Monday, March 15, 2004

Terrorizing Democracy

I've posted a longer piece about the Spanish elections at, but I'd like to make one point here that I feel is important about the results of yesterday's vote in Spain. Most commentators are arguing that the vote was a rebuke to the governing Popular Party for its support of the US during last year's invasion of Iraq. This isn't exactly true because had Thursday's bombings not occurred, the Popular Party would have won the election despite having supported the United States last year.

It was the bombings that changed all that. The question then is, what swung voters to the Socialists? Here again, things aren't entirely clear. Aznar's handling of the bombing, especially his control of information regarding who was responsible, didn't impress many Spaniards. Large numbers felt that the government was hiding something from the population - a risky venture in the wake of such an emotion-stirring event.

On the other hand, it may be that increasing numbers of voters felt that the bombings would not have occurred had Spain refused to support the US. This then is the crux of the issue. The media has been saying that the reason for the ousting of the Popular Party was its support of an Iraq invasion, simply. But as I've said, this is not true. This media-driven view fails to place the emphasis where it belongs - on the terrorist bombings. The bombings themselves changed the results of the election, not Iraq. And if voters marked their ballots, not in anger over Aznar's handling of the incident, but with the view that the bombings happened as punishment for supporting the United States, then it is clear that terrorism has succeeded in manipulating, in the most clear way possible, a democratic election. That's the real concern. Media havering about Iraq is a whitewash. Democracy in Europe is now directly under attack.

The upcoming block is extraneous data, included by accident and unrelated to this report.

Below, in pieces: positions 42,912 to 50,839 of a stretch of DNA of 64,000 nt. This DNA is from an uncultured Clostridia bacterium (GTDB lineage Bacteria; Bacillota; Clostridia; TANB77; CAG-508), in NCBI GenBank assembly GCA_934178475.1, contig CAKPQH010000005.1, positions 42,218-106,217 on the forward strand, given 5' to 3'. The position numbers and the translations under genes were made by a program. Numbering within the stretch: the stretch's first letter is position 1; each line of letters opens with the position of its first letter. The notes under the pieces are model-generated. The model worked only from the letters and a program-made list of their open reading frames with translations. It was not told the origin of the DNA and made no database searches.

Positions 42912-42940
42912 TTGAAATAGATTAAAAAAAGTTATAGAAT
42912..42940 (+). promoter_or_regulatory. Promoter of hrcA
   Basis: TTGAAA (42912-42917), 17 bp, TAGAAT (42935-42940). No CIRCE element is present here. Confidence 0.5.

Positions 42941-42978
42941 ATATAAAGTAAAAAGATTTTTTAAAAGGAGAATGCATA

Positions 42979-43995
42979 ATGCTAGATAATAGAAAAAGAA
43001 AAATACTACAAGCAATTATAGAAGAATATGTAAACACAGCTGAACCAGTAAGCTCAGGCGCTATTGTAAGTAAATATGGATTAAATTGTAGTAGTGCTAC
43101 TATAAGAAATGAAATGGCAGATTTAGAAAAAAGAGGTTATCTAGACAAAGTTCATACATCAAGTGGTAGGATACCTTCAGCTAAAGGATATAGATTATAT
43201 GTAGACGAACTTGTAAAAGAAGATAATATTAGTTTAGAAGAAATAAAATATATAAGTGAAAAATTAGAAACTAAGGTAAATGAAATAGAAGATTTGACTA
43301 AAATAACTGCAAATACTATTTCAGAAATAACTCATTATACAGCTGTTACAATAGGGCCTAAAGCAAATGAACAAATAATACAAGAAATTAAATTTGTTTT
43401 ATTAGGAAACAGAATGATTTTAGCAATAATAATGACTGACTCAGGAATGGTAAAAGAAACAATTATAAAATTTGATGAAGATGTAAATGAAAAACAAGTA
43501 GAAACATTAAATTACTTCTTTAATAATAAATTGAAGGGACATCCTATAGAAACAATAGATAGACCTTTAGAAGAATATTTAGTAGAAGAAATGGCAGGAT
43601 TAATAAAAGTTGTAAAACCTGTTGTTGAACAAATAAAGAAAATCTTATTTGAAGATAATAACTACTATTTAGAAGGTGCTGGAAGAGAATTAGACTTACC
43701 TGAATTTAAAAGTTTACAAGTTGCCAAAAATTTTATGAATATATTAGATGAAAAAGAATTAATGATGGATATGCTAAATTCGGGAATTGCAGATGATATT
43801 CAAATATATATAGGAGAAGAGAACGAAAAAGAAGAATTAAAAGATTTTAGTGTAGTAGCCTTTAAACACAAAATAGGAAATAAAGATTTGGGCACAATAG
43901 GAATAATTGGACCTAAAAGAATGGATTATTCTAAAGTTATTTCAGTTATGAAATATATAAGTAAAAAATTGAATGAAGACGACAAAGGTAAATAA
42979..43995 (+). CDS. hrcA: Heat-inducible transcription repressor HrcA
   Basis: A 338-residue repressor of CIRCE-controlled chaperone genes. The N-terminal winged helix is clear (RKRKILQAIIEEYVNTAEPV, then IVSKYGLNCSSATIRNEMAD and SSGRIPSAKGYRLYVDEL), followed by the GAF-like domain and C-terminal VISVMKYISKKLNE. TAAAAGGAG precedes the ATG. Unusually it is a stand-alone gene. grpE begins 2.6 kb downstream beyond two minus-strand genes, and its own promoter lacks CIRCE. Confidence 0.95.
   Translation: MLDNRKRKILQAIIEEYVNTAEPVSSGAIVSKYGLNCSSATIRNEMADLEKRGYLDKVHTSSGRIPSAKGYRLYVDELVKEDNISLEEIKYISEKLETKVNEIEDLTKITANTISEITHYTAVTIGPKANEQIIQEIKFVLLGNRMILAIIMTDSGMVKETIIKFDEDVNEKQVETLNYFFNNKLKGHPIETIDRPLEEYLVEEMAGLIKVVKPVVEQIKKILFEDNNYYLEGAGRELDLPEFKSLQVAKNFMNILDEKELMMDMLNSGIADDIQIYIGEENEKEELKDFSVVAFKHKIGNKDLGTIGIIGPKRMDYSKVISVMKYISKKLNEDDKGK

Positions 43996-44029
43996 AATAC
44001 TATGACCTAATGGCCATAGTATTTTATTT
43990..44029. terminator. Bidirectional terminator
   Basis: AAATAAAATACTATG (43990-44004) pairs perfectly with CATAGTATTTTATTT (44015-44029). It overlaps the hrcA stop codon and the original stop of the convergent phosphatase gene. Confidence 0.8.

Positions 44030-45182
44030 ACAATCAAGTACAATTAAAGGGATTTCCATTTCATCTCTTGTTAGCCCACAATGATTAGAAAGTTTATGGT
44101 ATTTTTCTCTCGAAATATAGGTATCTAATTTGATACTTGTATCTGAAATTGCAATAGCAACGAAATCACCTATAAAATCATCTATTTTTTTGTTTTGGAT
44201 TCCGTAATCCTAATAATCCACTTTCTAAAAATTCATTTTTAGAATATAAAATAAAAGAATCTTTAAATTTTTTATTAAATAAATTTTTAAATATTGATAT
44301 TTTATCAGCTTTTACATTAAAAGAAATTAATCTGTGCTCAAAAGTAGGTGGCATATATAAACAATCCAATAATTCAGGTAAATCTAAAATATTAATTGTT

And this brings me to a final point. American democracy seems to have weathered the terrorist storm, but it is Europe, with its younger democracies and its growing militant Islamic population, that is now threatened. Isn't it the case that, despite the media's continuing inability to name the real threat, or perhaps precisely because of that inability, the greatest threat posed by terrorism is not directed to the US but to teetering and insular Europe, fiddling while Rome burns?


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